My fear is that Obama and his campaign believe some sort of political calculus is required to "measure" the response. If that is the case, then we (or at least I) are supporting the wrong candidate.

Joseph Kennedy

N. Andover, MA

Feb 29 2008 - 8:57pm

Web Letter

I recall a photo of Calvin Cooledge in a Lakota Chief's headgear. Did that make him a "Native American"?

Tucano Fulano

Big Bear, CA

Feb 29 2008 - 5:47pm

Web Letter

I entirely agree with Ms. Klein's assessment that one's religious affiliation should not become a political albatross in an election campaign, whether you are Muslim, Mormon, Catholic, or what have you. There's a high need to educate ourselves on the contextual subtleties that define our pluralistic society, which goes hand in hand with increasing our global awareness. But in a sad and strange way, the timing and venue of a campaign election is a problematic place to make such a stance.

As lofty a goal as Ms. Klein proposes, it doesn't address the immediate political realities of a campaign election. As a Korean American who sees little representation from his own ethnic group, I'm well aware of some of the realities behind why it's so difficult for minorities to get representation in terms of elected officials along ethnic lines.

The problem lies in the fact that Senator Obama, as the minority candidate, has the extremely difficult position of having to create the perception of being a political "everyman" devoid of ethnocentric interest while at the same maintaining pride (but not too much) in embracing his ethnic identity. If he pulls too far one way, he might be seen as a "sell-out" candidate for whites; if he pulls too far the other way, he could be perceived as a fringe candidate for black minorities, or by proxy, minority issues in general (i.e., rallying to the plight of misrepresented Muslims).

A white candidate, being part of the dominant ethnic power in the United States, has the luxury of appearing "impartial" when dispensing political action among the various minority groups to which he or she must pay lip service to in order to get elected. It is a rare case where a white politician gets accused of being "too white" or "not white enough."

Taking up issues of race could send Senator Obama precipitously down a public perception that destabilizes this difficult balancing act. When it comes down to it, mainstream America doesn't like to engage at length or in depth with the tumult of interethnic issues.

It's entirely regrettable that we still live in a country where even the hint of having Muslim ties (regardless of their lack of truthfulness) would have to be the object of instant condemnation by a prominent politician such as Senator Obama.

But let's not forget the difficult tightrope he has to walk in order to convince average Joe American that he can be just as much the "everyman" candidate as the next white guy.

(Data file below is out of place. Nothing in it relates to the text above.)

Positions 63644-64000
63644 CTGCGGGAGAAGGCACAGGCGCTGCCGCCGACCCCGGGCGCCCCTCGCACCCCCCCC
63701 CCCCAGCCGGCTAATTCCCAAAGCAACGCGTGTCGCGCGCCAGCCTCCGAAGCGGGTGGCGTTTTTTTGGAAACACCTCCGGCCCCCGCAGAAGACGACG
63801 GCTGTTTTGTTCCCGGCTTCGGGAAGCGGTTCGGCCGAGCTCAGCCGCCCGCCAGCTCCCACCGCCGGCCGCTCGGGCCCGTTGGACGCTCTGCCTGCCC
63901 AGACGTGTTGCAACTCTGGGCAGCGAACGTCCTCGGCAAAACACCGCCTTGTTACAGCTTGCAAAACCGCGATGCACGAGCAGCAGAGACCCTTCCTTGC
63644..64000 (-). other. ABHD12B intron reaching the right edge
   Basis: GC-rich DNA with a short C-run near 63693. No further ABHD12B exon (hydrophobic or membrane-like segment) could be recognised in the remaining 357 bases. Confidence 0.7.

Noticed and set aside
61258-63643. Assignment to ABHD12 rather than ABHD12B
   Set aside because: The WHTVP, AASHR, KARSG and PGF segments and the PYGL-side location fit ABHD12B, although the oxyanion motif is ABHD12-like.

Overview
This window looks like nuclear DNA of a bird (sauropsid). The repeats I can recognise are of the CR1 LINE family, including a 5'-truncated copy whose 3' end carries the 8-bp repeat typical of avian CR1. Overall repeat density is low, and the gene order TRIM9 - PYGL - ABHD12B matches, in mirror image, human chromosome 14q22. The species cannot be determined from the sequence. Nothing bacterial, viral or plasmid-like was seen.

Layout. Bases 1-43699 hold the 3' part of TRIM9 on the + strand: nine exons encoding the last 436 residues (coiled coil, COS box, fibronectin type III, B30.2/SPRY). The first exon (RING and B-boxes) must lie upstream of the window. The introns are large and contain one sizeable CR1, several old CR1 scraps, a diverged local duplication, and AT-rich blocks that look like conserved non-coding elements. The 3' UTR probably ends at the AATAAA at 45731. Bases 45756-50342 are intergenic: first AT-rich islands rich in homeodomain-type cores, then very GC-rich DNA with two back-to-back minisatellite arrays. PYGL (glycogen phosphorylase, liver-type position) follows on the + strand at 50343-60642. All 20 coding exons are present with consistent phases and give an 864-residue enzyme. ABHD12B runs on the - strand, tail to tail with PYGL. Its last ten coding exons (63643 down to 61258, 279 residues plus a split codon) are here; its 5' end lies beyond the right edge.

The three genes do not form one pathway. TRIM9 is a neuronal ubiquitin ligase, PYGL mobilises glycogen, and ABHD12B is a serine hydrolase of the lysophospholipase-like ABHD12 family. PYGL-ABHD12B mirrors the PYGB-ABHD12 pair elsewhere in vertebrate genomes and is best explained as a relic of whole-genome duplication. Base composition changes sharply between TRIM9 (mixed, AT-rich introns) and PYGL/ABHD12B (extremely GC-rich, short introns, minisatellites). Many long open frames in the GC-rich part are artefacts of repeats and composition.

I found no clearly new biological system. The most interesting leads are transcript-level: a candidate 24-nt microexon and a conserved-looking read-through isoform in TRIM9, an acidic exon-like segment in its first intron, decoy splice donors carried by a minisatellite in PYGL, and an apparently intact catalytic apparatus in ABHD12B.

There are too many people out there like Bill Cunningham (referring to his recent rhetoric in effusively invoking Obama's middle name "Hussein") and whoever "leaked" the photo of Senator Obama in Kenyan garb, who are well aware of his particular dilemma are able to exploit it through their cynical distortions, a kind of guerrilla racism that is ultimately meant to divide as opposed to unite our multicultural society.

Edward Pontee

Jackson Heights, NY

Feb 29 2008 - 9:18am

Web Letter

I have no proof but I shouldn't be at all surprised to learn that the anti-Muslim innuendoes about Obama came from the Israel Lobby. They are gearing up to claim that he will not be friendly to Israel. You can expect this line from Bill Kristol, Charles Krauthammer, Fred Barnes and the rest of the Zionist-integrist neocon crowd. Lord, if only Obama had the guts to give Israel the ultimatum all American presidential candidates should give: obey UN resolutions or stop expecting American aid! Unfortunately, neither Obama nor Clinton nor McCain have the cojones for telling the truth about Israel and the Middle East.

Norman Ravitch

Savannah, GA

Feb 29 2008 - 9:09am

Web Letter

While Naomi Klein's point is well taken--being called Muslim should not be considered a slander--I think she is not giving enough credit to Obama, nor is she putting these false rumors in the proper context.

In terms of Obama's response, he has not just said that Muslims deserve respect, he has also--on a number of occasions--spoken out against the scapegoating of Muslims, along with the scapegoating of immigrants and gay people. While not an explicit repudiation of the notion that being called Muslim is a slander, it is pretty darn close.

And in terms of the context: the subtext of these rumors about Obama's religion is that he is a "Manchurian candidate" who supports Islamic extremism and terrorism. This is also the subtext of the stories about the Nation of Islam, Bill Ayers and the Weather Underground and Obama's supposedly "racist" church. The claim that he is Muslim is rarely made in isolation from these other claims, and therefore should not be considered in isolation from this broader--truly slanderous--context.

Amanda Armstrong

Chicago, IL

Feb 28 2008 - 4:28pm